Ten years on… Since Godfrey’s record flight Manilla has become one of the world’s top paragliding destinations
Godfrey Wenness describes his momentous 335 km paragliding world record from Manilla, Australia
Many visitors to the outback of Australia say we Aussies have some strange ways of doing things. One classic is measuring distance not by kms or time but by six-packs of beer: “From here to Goondiwindi, umm, orr, I guess that’ll be a two six-pack trip!” and so on.
A few years ago I was put onto Gummi Bears as a good inflight catering option. Compact, flavoursome and chewy, I eat two bears every time I fly 100 kms. On 16 November 1998 I managed a six Gummi Bear flight…
Just over 300 km north-west of Sydney, the Mt Borah launch near Manilla is surrounded by wide rolling farming country with friendly people and great weather. After visiting the area for a few summers, four years ago I bought the farm that includes most of Mt Borah. I have lived and breathed paragliding here ever since.
For me it was a bit like buying your very own ski run or surfing beach. Last season I flew two national open distance records and over 3500 km of XC. Out of the 300 or so flyable days a year theres probably a couple of big record setting days every month during the summer season.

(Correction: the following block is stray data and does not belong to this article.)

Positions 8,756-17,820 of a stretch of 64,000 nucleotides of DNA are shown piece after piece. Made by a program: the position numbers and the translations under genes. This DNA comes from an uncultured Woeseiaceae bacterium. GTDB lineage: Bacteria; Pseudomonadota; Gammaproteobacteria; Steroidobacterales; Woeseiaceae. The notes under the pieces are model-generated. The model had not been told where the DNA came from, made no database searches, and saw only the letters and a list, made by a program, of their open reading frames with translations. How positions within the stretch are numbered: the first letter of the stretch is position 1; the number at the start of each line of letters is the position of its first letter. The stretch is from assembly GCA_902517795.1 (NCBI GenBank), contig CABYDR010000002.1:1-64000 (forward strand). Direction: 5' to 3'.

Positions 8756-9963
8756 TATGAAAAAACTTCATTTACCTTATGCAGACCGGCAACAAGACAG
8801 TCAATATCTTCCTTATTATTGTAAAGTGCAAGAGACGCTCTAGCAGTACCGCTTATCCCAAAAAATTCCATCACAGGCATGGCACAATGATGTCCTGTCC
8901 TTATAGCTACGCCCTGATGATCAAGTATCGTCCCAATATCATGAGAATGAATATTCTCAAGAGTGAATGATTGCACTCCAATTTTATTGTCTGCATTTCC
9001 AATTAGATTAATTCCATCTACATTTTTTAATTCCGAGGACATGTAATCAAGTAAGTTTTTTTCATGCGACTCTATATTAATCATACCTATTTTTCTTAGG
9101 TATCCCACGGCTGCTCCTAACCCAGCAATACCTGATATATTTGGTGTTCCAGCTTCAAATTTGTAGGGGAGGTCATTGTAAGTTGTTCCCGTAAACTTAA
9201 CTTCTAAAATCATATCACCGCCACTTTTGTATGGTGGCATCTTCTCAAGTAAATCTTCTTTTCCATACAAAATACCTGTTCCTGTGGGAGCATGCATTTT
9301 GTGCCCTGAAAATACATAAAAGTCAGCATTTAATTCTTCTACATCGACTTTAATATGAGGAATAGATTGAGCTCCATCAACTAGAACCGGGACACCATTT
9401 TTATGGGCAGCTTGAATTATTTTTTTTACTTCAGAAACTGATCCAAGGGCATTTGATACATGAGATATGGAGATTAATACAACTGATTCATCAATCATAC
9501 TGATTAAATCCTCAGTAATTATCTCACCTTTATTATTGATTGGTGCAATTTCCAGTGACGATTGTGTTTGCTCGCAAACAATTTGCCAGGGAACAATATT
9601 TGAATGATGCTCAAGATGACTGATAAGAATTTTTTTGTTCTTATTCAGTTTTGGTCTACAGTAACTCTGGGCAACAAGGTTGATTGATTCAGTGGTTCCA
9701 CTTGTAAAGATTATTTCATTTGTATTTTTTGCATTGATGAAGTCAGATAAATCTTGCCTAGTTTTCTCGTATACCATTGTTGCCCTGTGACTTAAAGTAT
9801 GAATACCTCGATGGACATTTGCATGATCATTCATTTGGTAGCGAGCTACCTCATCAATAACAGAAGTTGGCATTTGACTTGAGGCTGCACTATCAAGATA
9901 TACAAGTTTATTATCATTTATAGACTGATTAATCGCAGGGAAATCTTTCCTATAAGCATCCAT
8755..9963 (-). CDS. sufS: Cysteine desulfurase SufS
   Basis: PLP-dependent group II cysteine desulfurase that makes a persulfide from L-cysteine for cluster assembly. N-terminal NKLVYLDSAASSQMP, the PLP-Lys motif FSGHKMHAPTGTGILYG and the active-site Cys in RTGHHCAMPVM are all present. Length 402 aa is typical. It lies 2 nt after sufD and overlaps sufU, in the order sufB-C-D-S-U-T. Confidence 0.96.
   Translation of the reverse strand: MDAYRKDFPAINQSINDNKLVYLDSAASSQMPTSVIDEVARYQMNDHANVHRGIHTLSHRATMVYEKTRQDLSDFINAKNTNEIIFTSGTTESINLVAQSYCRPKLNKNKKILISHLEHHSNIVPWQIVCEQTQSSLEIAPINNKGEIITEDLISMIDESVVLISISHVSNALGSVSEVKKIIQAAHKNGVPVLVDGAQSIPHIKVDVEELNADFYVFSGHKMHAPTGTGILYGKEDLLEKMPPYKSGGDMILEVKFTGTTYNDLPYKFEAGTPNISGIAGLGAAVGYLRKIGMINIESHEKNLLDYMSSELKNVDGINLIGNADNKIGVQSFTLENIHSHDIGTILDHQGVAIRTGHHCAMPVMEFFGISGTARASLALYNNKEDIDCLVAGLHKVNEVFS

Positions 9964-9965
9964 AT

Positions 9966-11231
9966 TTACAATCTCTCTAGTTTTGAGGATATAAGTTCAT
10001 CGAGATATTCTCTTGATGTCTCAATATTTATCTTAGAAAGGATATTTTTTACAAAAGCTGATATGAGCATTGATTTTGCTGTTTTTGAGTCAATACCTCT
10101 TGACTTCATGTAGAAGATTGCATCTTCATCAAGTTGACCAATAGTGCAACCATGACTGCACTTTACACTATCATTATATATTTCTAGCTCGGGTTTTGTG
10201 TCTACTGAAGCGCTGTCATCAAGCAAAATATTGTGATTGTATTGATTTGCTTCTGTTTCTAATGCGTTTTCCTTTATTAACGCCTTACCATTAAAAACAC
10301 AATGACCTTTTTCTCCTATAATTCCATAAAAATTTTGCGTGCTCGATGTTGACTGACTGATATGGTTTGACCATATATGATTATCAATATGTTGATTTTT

Because I live here, I’m usually the only experienced pilot out flying, so the potential of many days is left unexploited. In late 1998, what with the El Nino breaking and record rainfalls in Spring, big days were few and far between. Up to then my best was 140 km for the new season until Big Monday.
Monday morning, 16 November 1998. I was sat in the only room at my place where the phone doesn’t ring. At 10 am I looked out the window to see a small puffy cu go silently past heading north. Stepping outside to take in the whole vista, my heart started racing. Everything that I thought would make a big day was there – early cus, a moderate southerly, and a trough with a front to the south. The temp trace would decide it.
While waiting for it I got Suzy to laminate a new FAI flight declaration form as the old one was lost in the Borah Basher (the pilot transport 4WD) somewhere. Then the check list: new film for the camera, UHF radio, mobile phones, three oranges, a banana, water and of course the obligatory Gummi Bears. Reading the faxed temperature trace and upper winds confirmed what I suspected.
Whilst setting up, young Rhett, who I taught to fly 12 months earlier, skied out just after checking my Baro and doing the FAI observer thing. I was already losing time. After launching into a lull the usual south rough stuff was coming through helped by a moderate 20 kph wind. It looked like a train for a big one.
After getting smacked a few times I opted to slide sideways off the face towards the east bomb out field so that I could drift with anything that came through. On the way I heard Rhett at base and heading north at 50 km/h.
Just over the bomb out paddock a wave of light lift arrived which I had to gently tickle to climb in. After parking in it for a few minutes the core arrived and – you beauty – turned to 4 m/s up. I was on my way.
The full article was published in edition 61, Feb/March 2000
This article was updated 13 Jan 2011
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